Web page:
Except that it never (ever) goes according to plan; here is what most commonly happens. The session often does not start on time. People are still shuffling in; the previous session finished late; the moderator’s introduction (which often consists of reading a Wikipedia-based bio of each of the ‘distinguished panelists’) goes on a little bit longer than planned. Now finally the first speaker gets the floor. You glance sideways across the table, your heart sinks. He or she has a sheaf that seems to be at least 20 pages long. In fact, she has the precious, original, paradigm-shifting paper she has written for the conference. How, you think to yourself, will the speaker get through all of that in her 15 minutes. (You are right; she will not). Your heart sinks even further. The speaker just said that he will try to be brief. That ‘try’ is ominous. It sounds great in Italian: ‘Cercherò di essere telegrafico’. More like stagecoach than telegraph you are thinking to yourself. She introduces the paper, she gets going. You note, again glancing sideways, that on each page some paragraphs are highlighted in yellow. Hope Read the rest of this entry…

Print Friendly

The Ballad of Google Spain

Published on September 7, 2015        Author: 

This poem was submitted for our Last Page, but given its wit and topicality I thought it should go on our First Page, namely in this Editorial. Kudos to Paul Bernal.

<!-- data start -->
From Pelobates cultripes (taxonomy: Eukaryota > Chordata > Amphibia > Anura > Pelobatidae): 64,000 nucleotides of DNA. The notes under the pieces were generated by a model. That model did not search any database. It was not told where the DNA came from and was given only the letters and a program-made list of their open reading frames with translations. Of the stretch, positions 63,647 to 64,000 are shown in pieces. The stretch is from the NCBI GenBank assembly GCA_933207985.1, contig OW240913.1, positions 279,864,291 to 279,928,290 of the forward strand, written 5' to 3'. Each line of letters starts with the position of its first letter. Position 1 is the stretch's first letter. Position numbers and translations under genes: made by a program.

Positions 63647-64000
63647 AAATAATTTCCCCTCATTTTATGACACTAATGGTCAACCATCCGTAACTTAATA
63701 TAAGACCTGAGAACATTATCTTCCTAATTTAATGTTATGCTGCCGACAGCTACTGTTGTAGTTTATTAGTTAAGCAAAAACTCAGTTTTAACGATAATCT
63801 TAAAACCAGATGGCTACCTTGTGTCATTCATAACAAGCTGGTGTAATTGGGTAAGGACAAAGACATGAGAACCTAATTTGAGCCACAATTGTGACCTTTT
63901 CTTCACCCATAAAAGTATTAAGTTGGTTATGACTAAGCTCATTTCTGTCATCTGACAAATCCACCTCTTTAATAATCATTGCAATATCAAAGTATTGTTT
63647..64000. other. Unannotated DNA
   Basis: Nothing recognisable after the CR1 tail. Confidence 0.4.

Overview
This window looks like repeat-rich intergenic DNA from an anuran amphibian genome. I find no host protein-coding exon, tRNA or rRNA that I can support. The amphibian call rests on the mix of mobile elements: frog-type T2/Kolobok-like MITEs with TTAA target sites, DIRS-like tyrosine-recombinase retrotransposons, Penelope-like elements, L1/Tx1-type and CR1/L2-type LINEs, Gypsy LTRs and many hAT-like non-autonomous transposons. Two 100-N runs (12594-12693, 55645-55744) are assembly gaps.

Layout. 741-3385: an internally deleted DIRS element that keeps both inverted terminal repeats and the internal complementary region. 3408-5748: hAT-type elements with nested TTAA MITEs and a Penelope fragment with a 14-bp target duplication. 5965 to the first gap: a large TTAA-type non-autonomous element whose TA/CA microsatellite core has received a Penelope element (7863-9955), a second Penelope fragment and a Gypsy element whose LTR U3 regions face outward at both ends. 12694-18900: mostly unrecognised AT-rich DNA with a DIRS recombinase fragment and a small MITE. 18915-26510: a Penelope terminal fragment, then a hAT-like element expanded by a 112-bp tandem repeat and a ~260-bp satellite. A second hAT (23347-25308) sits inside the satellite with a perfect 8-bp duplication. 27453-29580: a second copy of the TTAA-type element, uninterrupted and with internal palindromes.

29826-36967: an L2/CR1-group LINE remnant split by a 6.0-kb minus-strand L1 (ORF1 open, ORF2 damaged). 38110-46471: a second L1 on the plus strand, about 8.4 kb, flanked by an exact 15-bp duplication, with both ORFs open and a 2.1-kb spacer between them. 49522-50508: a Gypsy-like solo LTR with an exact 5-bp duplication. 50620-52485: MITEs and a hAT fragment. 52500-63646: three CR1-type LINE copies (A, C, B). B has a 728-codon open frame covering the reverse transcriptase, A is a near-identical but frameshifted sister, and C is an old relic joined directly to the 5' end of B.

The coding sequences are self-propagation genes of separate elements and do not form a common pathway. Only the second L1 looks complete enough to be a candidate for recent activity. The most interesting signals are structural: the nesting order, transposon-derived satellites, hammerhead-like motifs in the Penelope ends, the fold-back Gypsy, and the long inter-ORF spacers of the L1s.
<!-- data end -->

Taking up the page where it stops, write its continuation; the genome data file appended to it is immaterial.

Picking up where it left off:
There was a case, called ‘Google Spain’
That caused us all no end of pain
Do we have a right to be forgotten?
Are Google’s profits a touch ill-gotten?

From over the pond came shouts of ‘Free Speech!’
So loud and so shrill they were almost a screech
From the ECJ came a bit of a gloat
‘We’ve got that Google by the throat!’

Said Google ‘If it’s games you play’
‘We’ll do that too, all night and day’
So they blocked and blocked, and told the press
‘It’s that evil court, we’re so distressed’

’Such censorship,’ they cried and cried
Though ‘twas themselves who did the deeds
They didn’t need to block the links
They were just engaging in hijinks

And many stood beside them proudly
Shouting ‘freedom’, oh so loudly
‘Google is our free-speech hero!’
‘We’ll fight with them, let’s be clear-oh!’

Others watched and raised their eyebrows
Listening wryly to these vows
And thought ‘is Google really pure?’
‘From what we’ve seen, we’re far less sure.’

For Google blocks all kinds of sites
‘Specially for those with copyright
And, you know, this isn’t funny,
When blocking things will make them money

This isn’t just about free speech
No matter how much Google preach
What matters here is really power
Is this truly Google’s hour?

Does Google have complete control
Or do the law courts have a role?
Time will tell – but on the way
Our privacy will have to pay…

Paul Bernal

Print Friendly

The Spitzenkandidaten Exercise One Year Later – The Unsung Hero

Published on September 7, 2015        Author: 

A year has gone by since the last elections to the European Parliament. One significant innovation in those elections was the Spitzenkandidaten exercise.

At the recent fifth edition of the ‘State of the Union’ organized by the European University Institute I conducted a public interview with Vice President of the European Commission Franz Timmermans.

Vice President Timmermans and I reached the point where we touched on that perennial topic of the still existing deficiencies of European democracy, resulting, inter alia, in widespread indifference as expressed in the low turnout to the last European elections – 2014 scored the lowest turnout ever.